As Covid-19 continues to cause disruption around the globe, American cosmetics conglomerate Coty Inc. reported on Friday that it expects to see a 20% decline in sales in the third quarter, resulting in a “meaningful impact on profit.” Coty’s revenues totaled $1.99 billion in Q3 2019.
However, the company was also keen to emphasize that it is strong enough to weather the storm, announcing a series of measures it is implementing to counteract the effects of the health crisis.
The New York-based owner of brands including CoverGirl, Rimmel and Max Factor has established a global response team to monitor the progress of the pandemic and implement appropriate measures in all the countries in which it has operations, in compliance with local guidelines.
On top of this, the company is refocusing its business to prioritize open channels, particularly e-commerce, which is experiencing increased traffic as brick-and-mortar stores across North America and Europe are temporarily closed to support social distancing efforts.
The group has, for example, carried out activations on Amazon, and has seen its U.S. sales nearly double over the last few weeks.
Coty has also begun preparing for a pick-up in demand in Asia, where the disruption caused by Covid-19 is starting to ease off, particularly in China.
Like a number of other companies, the group has withdrawn its previously reported financial guidance for fiscal 2020 and also announced that it is increasing its focus on cost control and cash flow, introducing a range of both temporary and structural measures.
As part of its financial initiatives, Coty is recommending to the board that shareholders be given the option to receive up to 100% of their quarterly dividend in kind for the coming two quarters.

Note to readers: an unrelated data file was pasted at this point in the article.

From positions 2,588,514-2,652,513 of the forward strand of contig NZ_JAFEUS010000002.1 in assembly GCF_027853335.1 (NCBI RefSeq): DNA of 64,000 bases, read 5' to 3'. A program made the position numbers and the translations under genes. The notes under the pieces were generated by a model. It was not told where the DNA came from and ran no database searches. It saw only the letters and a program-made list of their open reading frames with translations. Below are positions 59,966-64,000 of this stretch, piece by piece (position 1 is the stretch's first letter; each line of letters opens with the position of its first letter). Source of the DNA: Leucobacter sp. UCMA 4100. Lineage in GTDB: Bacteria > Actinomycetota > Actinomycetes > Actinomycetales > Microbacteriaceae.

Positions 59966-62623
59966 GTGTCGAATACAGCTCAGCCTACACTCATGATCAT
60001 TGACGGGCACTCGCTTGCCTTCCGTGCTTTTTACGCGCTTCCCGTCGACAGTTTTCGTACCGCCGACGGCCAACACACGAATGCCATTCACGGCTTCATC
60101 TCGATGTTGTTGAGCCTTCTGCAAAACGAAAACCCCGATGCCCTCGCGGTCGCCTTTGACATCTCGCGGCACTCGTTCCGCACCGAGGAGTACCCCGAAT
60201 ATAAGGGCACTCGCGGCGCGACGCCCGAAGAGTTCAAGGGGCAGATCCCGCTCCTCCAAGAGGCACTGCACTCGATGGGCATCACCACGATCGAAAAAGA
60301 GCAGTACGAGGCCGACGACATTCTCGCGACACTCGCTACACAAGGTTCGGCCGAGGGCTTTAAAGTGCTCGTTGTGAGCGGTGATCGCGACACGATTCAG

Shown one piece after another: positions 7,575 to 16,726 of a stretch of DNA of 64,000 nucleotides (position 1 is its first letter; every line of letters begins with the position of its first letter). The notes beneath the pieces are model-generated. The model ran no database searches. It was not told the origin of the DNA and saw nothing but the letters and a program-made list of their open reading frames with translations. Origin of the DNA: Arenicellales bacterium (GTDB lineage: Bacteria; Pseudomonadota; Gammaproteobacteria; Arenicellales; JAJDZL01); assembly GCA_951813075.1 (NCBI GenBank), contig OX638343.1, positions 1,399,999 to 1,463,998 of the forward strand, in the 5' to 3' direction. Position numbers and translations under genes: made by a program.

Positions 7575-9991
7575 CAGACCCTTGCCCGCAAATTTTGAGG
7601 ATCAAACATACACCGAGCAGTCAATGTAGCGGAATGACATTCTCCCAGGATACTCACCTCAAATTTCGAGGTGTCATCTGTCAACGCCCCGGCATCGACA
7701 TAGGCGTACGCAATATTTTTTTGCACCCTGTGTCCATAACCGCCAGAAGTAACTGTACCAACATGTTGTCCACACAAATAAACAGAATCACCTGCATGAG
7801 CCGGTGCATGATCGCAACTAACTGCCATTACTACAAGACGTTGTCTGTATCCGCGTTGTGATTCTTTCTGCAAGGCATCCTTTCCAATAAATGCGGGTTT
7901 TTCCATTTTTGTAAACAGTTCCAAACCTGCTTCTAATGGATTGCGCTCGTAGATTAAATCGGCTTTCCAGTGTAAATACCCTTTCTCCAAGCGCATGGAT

JAB, Coty’s largest shareholder, has also announced that it will be fully repaying the loan it took out to finance its tender offer in 2019.
“The work performed by Coty over the past 18 months has been incredibly helpful given the current exceptional circumstances, not only because our brands have been improved, but also because we have considerably strengthened our cost and financial structures,” explained Coty COO and CFO Pierre-André Terisse in a release.
“We are very confident in Coty’s ability not only to navigate well through this crisis, but also to exit stronger, as the management continues to reduce its costs aggressively and to accelerate top line initiatives,” added Peter Horf, founding partner of JAB and chairman of Coty.
In order to support the fight against the coronavirus pandemic, the company has, along with its industry peers, also moved to begin the manufacturing and supply of hand sanitizer for medical and emergency services.